We present a novel method to determine eccentricity constraints of extrasolar planets in systems with multiple transiting planets through photometry alone. Our method is highly model independent, making no assumptions about the stellar parameters and requiring no radial velocity, transit timing or occultation events. Our technique exploits the fact the light-curve-derived stellar density must be the same for all planets transiting a common star. Assuming a circular orbit, the derived stellar density departs from the true value by a predictable factor, Ψ, which contains information on the eccentricity of the system. By comparing multiple stellar densities, any differences must be due to eccentricity and thus meaningful constraints can be placed in the absence of any other information. The technique, called ‘Multibody Asterodensity Profiling’ (MAP), is a new observable which can be used alone or in combination with other observables, such as radial velocities and transit timing variations. An eccentricity prior can also be included as desired. MAP is most sensitive to the minimum pair-combined eccentricity e.g. (e1+e2)min. Individual eccentricity constraints are less stringent but an empirical eccentricity posterior is always derivable and is freely available from transit photometry alone.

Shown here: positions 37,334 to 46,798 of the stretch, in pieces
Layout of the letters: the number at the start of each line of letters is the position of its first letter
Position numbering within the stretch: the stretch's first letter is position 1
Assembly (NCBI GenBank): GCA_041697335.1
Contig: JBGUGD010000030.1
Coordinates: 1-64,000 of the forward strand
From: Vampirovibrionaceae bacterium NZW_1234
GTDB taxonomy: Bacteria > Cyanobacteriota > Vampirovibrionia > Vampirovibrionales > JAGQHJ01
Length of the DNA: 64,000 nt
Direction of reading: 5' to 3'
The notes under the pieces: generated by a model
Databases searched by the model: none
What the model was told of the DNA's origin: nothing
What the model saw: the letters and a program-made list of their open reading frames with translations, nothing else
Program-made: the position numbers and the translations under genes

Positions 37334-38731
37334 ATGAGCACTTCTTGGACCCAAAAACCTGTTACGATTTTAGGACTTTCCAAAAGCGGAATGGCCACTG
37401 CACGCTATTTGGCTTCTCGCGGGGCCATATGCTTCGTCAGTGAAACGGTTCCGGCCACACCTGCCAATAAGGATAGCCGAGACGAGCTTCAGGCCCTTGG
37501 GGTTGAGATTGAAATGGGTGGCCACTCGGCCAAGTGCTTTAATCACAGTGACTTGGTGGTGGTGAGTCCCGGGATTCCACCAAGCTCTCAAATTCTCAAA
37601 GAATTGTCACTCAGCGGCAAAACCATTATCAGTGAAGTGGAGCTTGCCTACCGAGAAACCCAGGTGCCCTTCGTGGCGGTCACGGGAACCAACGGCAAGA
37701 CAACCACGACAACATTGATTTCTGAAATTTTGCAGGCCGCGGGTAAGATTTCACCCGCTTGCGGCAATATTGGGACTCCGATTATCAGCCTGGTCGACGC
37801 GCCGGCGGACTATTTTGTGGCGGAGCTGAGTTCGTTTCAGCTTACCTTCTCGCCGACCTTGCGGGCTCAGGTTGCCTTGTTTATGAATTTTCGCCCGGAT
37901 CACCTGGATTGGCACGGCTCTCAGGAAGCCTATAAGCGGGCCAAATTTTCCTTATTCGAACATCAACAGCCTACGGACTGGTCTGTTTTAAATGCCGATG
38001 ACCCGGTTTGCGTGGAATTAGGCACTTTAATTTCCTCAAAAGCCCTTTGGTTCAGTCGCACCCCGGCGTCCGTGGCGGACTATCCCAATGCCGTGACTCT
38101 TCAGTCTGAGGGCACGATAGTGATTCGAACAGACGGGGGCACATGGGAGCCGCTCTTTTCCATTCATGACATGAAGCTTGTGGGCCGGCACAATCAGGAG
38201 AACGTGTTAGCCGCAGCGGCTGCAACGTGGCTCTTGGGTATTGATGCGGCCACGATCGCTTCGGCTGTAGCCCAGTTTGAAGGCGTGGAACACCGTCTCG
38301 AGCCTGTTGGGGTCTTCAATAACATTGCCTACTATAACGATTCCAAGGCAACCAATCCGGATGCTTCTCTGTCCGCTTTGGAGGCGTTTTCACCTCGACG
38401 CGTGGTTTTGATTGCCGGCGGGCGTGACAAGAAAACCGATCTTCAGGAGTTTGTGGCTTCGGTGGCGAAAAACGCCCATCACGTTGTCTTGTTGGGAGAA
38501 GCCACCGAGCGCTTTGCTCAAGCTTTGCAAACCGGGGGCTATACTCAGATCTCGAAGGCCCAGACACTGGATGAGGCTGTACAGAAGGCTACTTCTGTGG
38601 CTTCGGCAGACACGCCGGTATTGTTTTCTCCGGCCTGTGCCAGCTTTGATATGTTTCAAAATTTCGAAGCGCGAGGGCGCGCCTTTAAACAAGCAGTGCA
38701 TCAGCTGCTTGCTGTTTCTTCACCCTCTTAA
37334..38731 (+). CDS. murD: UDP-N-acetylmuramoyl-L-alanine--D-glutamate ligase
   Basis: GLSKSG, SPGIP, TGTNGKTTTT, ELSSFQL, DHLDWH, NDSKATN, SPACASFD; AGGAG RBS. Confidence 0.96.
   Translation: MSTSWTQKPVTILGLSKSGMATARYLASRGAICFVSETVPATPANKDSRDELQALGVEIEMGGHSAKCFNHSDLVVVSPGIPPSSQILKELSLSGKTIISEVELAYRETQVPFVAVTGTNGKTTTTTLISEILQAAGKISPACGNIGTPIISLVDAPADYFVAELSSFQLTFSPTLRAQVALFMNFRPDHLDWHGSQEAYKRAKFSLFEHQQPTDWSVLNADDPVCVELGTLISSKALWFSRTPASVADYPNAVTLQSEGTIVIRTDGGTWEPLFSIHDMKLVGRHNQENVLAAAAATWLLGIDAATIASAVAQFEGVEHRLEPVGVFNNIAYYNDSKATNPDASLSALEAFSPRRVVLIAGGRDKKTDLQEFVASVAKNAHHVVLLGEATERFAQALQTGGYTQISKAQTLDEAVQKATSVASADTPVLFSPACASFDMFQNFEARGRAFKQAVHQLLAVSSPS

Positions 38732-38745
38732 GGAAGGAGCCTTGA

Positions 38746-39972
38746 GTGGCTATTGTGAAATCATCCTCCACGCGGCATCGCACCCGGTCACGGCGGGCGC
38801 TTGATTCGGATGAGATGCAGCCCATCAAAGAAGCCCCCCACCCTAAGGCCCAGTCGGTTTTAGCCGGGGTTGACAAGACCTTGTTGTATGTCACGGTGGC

We present a description of our technique using both analytic and numerical implementations, followed by two example analyses on synthetic photometry as a proof of principle. We point out that MAP has the potential to constrain the eccentricity, and thus habitability, of Earth-like planets in the absence of radial velocity data, which is likely for terrestrial-mass objects.